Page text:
An inflationary model is applied on $BAND to incentivize network participation by the token holders. The aim of such a model is to motivate token holders to stake their coins on the network, instead of purely focusing on trading, or doing nothing with it at all.

For instance, if token holders choose not to utilize their coins to participate in the network’s activities, the percentage of their holding with respect to the total supply will decrease over time. On the other hand, if they decide to stake their coins, they will be given a share of coins proportional to the inflation, which means that their total token holding ratio will now remain relatively unchanged.

The specific inflation parameters currently mirror that of the Cosmos network; namely, the annual inflation rate ranges from 7% to 20%, and is adjusted to have 66% of the total supply of $BAND staked. 98% of all inflationary tokens are awarded to stakers. 50% of all BandChain transaction fees are burned.

It is estimated that all 100,000,000 supply of $BAND will be fully diluted by August 2024.

Roadmap

According to BandChain’s recently unveiled roadmap, there is much more to anticipate from them. A complete list of the latest roadmap can be found here.

As of now, they have fulfilled the following milestones on time:

✅  Public Testnet Release
✅  Release of Mainnet phase 0
✅  CosmoScan release
✅  17 genesis validators bootstrapping BandChain
✅  Mainnet genesis ceremony
✅  Strengthening Band Oracle Infrastructure for Layer-1 and Layer-2
✅  Release of Phase 1 Testnet #1
✅  Integrating Testnet DApps and partners to Mainnet
✅  Implementing bridges to multiple blockchains
✅  Developing On-chain Verifiable Random Function

Exciting upcoming milestones for the rest of year 2021 includes:  

🔜  Q4 2021: Phase 2 mainnet migration
🔜  Q4 2021: Cosmos IBC compatibility
🔜  Q4 2021: Secure key partnerships
🔜  Q4 2021: Begin to decentralize the maintenance of documentation and developer guides

Fundamental Analysis

Market Stats

Current MCAP and FDV of Band Protocol and Chainlink

Band Protocol : MCAP - $320,412,764, FDV - $912,880,021

Chainlink : MCAP - $13,026,842,984, FDV - $26,293,311,300

Although Chainlink has the first movers advantage, Band Protocol has the opportunity to learn and adapt from Chainlink’s shortcomings.

As of now, Chainlink’s market cap is 40x of Band Protocol. ETH gas and network congestion remains to be a problem, the market is potentially undervaluing Band Protocol.

Total value secured

Currently, we are unable to find some comparison figures between $BAND and $LINK, particularly their TVL, daily transactions, total transactions, active validators, etc.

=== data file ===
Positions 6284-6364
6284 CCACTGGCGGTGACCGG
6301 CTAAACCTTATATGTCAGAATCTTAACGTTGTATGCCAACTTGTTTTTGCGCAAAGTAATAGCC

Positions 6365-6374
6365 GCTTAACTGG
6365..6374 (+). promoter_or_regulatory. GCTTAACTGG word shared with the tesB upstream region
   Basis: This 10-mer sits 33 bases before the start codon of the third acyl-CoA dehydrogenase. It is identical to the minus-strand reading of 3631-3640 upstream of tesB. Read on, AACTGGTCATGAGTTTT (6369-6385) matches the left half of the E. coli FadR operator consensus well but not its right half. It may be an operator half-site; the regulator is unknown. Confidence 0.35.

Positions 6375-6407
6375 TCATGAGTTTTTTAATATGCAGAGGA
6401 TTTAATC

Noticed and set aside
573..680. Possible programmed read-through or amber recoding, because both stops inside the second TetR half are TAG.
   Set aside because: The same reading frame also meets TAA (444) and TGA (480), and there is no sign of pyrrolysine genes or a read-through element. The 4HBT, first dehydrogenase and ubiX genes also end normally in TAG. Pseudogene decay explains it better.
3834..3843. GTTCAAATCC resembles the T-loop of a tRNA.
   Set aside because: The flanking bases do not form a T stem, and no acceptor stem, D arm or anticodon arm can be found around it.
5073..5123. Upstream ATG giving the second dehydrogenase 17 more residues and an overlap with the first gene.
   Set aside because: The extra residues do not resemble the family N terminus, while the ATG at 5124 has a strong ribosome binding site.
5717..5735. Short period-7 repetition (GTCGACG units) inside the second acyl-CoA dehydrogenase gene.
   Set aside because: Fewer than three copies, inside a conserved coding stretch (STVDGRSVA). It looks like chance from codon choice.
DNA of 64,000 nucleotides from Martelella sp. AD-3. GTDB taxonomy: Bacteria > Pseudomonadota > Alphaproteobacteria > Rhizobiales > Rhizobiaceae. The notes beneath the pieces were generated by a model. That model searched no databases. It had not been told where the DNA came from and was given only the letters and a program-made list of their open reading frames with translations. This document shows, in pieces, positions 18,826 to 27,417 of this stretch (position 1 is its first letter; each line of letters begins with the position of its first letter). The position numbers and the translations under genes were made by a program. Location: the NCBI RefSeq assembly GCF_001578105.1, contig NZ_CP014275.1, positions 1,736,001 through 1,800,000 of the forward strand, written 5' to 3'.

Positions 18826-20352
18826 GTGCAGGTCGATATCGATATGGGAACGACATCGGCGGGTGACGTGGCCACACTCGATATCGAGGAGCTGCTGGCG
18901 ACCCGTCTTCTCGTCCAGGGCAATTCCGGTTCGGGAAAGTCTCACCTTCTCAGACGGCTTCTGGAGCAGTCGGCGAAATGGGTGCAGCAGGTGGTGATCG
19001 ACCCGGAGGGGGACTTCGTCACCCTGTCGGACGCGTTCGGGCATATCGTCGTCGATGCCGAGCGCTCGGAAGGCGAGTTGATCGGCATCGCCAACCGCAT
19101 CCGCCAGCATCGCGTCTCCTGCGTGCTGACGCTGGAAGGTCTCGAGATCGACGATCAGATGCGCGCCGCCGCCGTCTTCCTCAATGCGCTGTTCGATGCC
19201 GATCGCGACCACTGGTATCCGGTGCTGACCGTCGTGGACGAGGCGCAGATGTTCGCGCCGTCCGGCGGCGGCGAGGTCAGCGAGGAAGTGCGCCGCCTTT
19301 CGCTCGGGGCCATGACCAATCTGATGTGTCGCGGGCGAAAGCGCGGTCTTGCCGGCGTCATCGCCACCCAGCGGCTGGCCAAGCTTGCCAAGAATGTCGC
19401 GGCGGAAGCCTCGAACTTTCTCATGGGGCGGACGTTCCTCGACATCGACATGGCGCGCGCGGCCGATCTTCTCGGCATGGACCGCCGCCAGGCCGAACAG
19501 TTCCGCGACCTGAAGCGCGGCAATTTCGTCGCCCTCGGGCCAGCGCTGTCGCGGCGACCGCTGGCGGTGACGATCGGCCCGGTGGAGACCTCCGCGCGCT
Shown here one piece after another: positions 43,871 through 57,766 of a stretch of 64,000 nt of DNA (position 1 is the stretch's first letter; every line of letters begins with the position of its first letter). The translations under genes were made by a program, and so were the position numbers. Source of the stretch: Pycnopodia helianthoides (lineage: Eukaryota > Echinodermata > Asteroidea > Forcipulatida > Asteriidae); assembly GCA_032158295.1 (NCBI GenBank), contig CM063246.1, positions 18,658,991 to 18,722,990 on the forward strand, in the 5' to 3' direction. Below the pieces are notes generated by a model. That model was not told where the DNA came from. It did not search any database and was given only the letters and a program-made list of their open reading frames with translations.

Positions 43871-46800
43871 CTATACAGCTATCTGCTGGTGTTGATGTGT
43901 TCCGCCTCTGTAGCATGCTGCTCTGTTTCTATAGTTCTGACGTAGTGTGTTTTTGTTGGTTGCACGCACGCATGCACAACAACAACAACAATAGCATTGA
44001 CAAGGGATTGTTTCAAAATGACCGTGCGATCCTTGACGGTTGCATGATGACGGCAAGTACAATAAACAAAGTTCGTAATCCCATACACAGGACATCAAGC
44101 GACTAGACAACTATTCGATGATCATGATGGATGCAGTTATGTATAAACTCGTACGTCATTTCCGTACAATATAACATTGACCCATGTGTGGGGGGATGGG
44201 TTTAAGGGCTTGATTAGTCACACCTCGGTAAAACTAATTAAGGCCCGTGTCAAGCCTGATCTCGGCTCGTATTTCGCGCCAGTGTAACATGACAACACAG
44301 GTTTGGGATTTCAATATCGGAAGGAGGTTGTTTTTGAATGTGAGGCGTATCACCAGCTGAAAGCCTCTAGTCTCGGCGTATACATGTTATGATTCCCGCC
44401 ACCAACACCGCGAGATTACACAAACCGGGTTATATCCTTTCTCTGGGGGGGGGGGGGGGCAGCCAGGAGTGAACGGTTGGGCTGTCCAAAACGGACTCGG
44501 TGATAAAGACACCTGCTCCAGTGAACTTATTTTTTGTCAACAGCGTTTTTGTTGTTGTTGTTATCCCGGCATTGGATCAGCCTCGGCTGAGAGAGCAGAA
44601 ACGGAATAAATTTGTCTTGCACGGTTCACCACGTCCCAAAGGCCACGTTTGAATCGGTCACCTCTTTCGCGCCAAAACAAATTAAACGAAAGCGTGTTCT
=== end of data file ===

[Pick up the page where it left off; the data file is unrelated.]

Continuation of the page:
Thus, we have come up with some assumptions to perform an imperfect analysis on the rough total value that each protocol is securing via its price feeds to extrapolate the relative valuations between $LINK and $BAND. This is done by using the total value secured as the metric for comparison.

The following assumptions have been made:

  • The TVS (total value secured) of an oracle protocol should be directly correlated to the value and market cap of the oracle protocol.
  • TVS (total value secured) = TVL (total value locked). This is not always a correct assumption as certain protocols have their own protocol tokens under TVL which may skew the TVL that we are interested in.
  • The TVL taken from DefiLlama is accurate.
  • Taking the ratios for their partnerships instead of the full amount. There is a vast difference in the number of partnerships between LINK and BAND. We tried 2 main comparisons, between the top 10, and taking the ratio of the partnership i.e. top 5 from BAND and top 35 from LINK so that the ratio remains around 1:7.

From the above, we can see that although $LINK is 40x more expensive than $BAND, $LINK secures around 6x more value than $BAND. This means $BAND is potentially undervalued if comparing MCAP and TVS as the only metric we use for valuation.

However there are other metrics such as number of oracle requests that we are unable to find, hence the valuation is incomplete.

Competitor Analysis:

Apart from Link, other competitors of BandChain include: Charli3 (C3), API3 and WinkLink.

C3 is an open source decentralized oracle to the Cardano Network. It helps to provide and verify data (initially focused on blockchain economic values) for blockchain applications.

API3 is a platform for decentralized API services targeted at the web3 infrastructure. Data feeds are served and governed in a decentralized manner and data will be distributed across different providers and will also be accessible by smart contracts.  

WinkLink uses its smart contracts to connect data from the real world, and ensures data reliability through a decentralized mechanism. It is also the first TRON ecosystem comprehensive oracle.

Recently, there has been another decentralized, cross-chain data oracle built on the Solana blockchain called Pyth network. It went live on August 26 and will mainly focus on offering market data from trading firms and exchanges. Solana has hit an all-time high and quickly entered the list of top 10 cryptos based on market cap. Having an decentralized, cross-chain data oracle built on the growingly popular blockchain would definitely pose a huge threat to BandChain.